The Mystery Surrounding Surgical Ablation for Atrial Fibrillation

Why does the Cox-Maze procedure remain so underutilized?

Still image of Maze animation

When it comes to the Cox-Maze IV procedure for cardiac surgery patients with atrial fibrillation (AF), one question looms larger than any other at the dawn of 2018: Why don’t surgeons do this operation more frequently?

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That’s the question Cleveland Clinic cardiothoracic surgeons Marc Gillinov, MD, and Edward G. Soltesz, MD, pose in an editorial published in the January 2018 issue of the Journal of Thoracic and Cardiovascular Surgery.

The editorial is in response to a retrospective single-center study by Musharbash and colleagues in the same issue demonstrating that a concomitant Cox-Maze IV procedure did not add to postoperative morbidity or mortality in selected patients with a history of AF undergoing cardiac surgery. What’s more, patients undergoing the Cox-Maze IV procedure had significantly better late survival relative to patients with untreated AF and survival similar to that of patients without a history of AF.

The study supports the contention that long-term survival is improved by concomitant surgical ablation, Drs. Gillinov and Soltesz write, adding that “this finding echoes previous reports.” They note that ablation has also been associated with decreased risk of stroke, reduced long-term anticoagulation requirements and improved quality of life. “In short, the operation is effective at controlling heart rhythm and beneficial in its clinical effects,” they argue.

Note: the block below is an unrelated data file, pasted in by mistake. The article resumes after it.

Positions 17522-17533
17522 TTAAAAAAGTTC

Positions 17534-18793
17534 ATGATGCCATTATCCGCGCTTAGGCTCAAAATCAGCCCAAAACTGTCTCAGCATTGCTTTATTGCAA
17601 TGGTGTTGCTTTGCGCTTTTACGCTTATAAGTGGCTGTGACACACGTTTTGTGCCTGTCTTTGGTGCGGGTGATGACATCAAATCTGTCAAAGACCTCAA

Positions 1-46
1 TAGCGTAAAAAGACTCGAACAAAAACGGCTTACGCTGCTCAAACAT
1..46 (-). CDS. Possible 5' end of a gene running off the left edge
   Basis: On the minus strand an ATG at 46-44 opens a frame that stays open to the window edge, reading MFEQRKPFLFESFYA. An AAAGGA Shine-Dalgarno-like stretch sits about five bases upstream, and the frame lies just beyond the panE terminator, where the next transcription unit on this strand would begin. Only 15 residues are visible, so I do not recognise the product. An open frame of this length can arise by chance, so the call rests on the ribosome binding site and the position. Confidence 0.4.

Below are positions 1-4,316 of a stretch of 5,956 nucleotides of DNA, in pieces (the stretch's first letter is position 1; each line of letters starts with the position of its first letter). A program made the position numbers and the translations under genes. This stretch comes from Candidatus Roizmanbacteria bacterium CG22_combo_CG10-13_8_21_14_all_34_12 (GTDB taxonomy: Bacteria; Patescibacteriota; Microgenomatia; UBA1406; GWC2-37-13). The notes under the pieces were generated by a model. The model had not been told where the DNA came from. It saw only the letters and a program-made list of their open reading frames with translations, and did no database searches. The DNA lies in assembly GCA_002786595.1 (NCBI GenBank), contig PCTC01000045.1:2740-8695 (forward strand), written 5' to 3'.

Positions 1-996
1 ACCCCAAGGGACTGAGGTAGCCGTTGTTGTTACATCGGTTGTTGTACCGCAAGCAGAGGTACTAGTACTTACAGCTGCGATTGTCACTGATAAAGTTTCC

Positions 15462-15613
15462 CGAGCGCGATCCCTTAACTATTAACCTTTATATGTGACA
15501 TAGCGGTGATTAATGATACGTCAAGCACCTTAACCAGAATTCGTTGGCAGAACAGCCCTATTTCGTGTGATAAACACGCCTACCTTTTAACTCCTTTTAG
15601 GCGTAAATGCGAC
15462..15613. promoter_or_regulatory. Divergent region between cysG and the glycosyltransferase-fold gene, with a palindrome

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Despite these benefits, the Society of Thoracic Surgeons database reveals that fewer than one-half of cardiac surgery patients with atrial fibrillation undergo concomitant ablation. Indeed, even in the study at hand by Musharbash and colleagues, a mere quarter of patients with preexisting AF ended up receiving ablation.

The editorialists note that the Cox-Maze IV procedure does add 20 to 40 minutes to the aortic cross-clamp time and has other drawbacks, including conferring an increased risk of permanent pacemaker requirement and an increased risk of longer stays in the ICU and hospital. “Although these costs cannot be considered negligible,” they write, “the clinical benefits of surgical ablation far outweigh these factors.”

Noting that most of the questions surrounding safety, effectiveness and clinical benefits of surgical ablation have been answered, they conclude that the real mystery of the procedure is the lingering sluggishness of its uptake. “The work of Musharbash and colleagues…lends further support to the imperative that we broaden our application of surgical ablation,” Drs. Gillinov and Soltesz conclude.

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The full editorial is available here.